MLB.com Columnist

Jonathan Mayo

How the 10 postseason teams were built

Analyzing clubs' use of Draft, trades, free agency and international signings to reach the playoffs

How the 10 postseason teams were built

MLBPipeline.com is breaking down how each of the postseason teams was built, looking at the composition of Division Series rosters.

Building a winning team can be done in any of a number of ways.

Just take a look at last year's two World Series clubs. The champion Cubs had just five homegrown players, players drafted and/or signed originally by them, five free-agent signings and 15 players acquired via trade, waivers or the Rule 5 Draft.

The Indians, on the other hand, had nearly twice as many homegrown players (nine), just three free-agent signings and 13 from the trade/waivers/Rule 5 route. A quick historical scan of other World Series clubs assuredly provides equally diverse roster makeups.

Both the Cubs and Indians are back in the postseason and hope for a rematch, with somewhat similar breakdowns to their potential playoff rosters. The other eight teams hoping to be the last team standing have all gotten there with varying approaches.

Teams love to be able to develop from within, and it's generally believed that the smaller market or revenue teams must do so in order to repeat. The Twins have taken that to heart, with their 14 homegrown players easily leading all of the other clubs. The Indians are next with 11, while the Rockies have 10 homegrown players.

Ten of the Twins' 14 have come from the Draft, with first rounders as far back as 2001 (Joe Mauer) and as recently as 2014 (Trevor Hildenburger). The 2012 Draft has been particularly fruitful, providing Byron Buxton, Jose Berrios, Tyler Duffey and Taylor Rogers. The Rockies are next among Draft-heavy clubs, with eight original draftees on their postseason roster.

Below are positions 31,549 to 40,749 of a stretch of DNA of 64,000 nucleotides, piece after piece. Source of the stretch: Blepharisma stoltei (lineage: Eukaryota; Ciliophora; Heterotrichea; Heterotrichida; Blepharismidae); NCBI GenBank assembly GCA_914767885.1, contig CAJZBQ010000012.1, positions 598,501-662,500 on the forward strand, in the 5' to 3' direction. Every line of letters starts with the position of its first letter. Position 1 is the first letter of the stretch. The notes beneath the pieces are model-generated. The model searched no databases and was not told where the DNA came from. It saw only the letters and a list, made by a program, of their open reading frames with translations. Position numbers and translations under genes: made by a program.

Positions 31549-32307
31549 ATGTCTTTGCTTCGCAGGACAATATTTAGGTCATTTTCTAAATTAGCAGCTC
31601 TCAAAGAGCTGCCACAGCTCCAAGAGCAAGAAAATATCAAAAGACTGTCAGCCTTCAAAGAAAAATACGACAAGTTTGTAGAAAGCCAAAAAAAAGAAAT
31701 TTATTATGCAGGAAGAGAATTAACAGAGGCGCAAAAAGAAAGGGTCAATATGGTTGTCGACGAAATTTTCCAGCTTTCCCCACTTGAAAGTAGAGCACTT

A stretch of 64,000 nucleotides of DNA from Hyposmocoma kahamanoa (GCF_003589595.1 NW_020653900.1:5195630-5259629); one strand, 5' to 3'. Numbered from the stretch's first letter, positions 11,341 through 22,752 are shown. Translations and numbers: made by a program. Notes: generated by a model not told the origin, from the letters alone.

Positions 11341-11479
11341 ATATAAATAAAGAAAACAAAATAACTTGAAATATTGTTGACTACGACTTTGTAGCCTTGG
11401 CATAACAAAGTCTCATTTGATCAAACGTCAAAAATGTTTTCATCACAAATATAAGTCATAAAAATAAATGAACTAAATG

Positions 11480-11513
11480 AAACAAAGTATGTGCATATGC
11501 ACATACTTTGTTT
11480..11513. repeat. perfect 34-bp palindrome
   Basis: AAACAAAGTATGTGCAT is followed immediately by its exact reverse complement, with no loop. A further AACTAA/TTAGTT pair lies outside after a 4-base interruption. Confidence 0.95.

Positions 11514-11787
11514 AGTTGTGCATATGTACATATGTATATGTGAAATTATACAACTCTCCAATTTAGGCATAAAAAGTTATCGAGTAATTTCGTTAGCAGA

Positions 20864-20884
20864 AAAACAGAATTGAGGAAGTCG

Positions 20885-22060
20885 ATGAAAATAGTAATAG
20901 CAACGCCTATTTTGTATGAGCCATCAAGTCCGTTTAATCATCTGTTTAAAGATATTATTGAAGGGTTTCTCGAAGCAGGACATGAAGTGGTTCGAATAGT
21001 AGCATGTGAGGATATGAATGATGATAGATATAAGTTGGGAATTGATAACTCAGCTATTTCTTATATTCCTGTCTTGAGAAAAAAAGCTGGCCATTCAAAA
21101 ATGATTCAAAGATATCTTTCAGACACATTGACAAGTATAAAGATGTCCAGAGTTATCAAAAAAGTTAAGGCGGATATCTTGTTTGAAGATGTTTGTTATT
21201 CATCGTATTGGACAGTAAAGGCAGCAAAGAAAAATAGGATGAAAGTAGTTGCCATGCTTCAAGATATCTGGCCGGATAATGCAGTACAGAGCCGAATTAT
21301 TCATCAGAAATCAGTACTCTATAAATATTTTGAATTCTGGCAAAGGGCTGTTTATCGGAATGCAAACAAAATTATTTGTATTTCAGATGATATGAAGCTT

The Dodgers and Twins lead all clubs with four international signees apiece, followed by the Indians and Yankees, who both have three. That includes marquee names like Yasiel Puig for Los Angeles and Jose Ramirez in Cleveland.

The Cubs remain on the other side of the pendulum with six homegrown players (Ian Happ added to their total), tied with the D-backs. Five of the six Cubs came via the Draft and all six of Arizona's homegrown players came the same way.

Having a high homegrown pool doesn't mean it was necessarily the most productive. The Twins' 14 homegrown players compiled a combined 25.9 WAR, but that total would actually place them third among postseason teams. The Astros and their nine homegrown players lead the pack at 32 and the Yankees are second at 27.2. The Rockies (25.6) and Nationals (nine players, 24.3 WAR) round out the top five.

Teams without a ton of players developed from within, obviously, built rosters via trades, waiver claims or free agency. The Dodgers lead the way in players acquired via trades or wavers, with 14, with the Cubs and Red Sox next at 13. The Indians have 12 (one via waivers), as do the Yankees, while the Astros have 11. Houston has two waiver claims (Cameron Maybin and Will Harris) on the roster and, of course, perhaps the biggest name traded this summer, Justin Verlander. The Dodgers run a close second with the acquisition of Yu Darvish.

Again using WAR as a guide, with players traded this year only having the WAR they've accrued with their new team, the Indians lead by a wide margin at 31.7, thanks largely to Corey Kluber (8.0) and Carlos Carrasco (5.4). The Yankees are a distant second at 21.6, while the Cubs (21.5), Dodgers (20.8) and D-backs (20.2) are the other teams over 20.

No playoff team has used the free-agent market more than the D-backs with nine, though the Nationals are right on their heels with seven. The Nats' free agents have accrued more WAR, 12.3, to the D-backs' 10.3. For both teams, it's been a big free-agent pitching signing leading the way. In Washington, it's Max Scherzer (7.2), while Arizona has Zack Greinke (6.1).

If you're one who thinks WAR is an indicator of which team will win it all, here's how the overall rosters stack up:

1. Astros, 55.3
2. Indians, 54.6
3. Yankees, 54.4
4. Nationals, 50.2
5. Dodgers, 48.9
6. D-backs, 45.9
7. Cubs, 44.6
8. Red Sox, 41.1
9. Rockies, 40.0
10. Twins, 38.9

Using that as a guide, the postseason should look something like this:

AL Wild Card Game: Yankees beat Twins
ALDS: Astros beat Red Sox
ALDS: Indians beat Yankees
ALCS: Astros beat Indians

NL Wild Card Game: D-backs beat Rockies
NLDS: Nationals beat Cubs
NLDS: Dodgers beat D-backs
NLCS: Nationals beat Dodgers

World Series: Astros beat Nationals

Jonathan Mayo is a reporter for MLBPipeline.com. Follow him on Twitter @JonathanMayo and Facebook, and listen to him on the weekly Pipeline Podcast. This story was not subject to the approval of Major League Baseball or its clubs.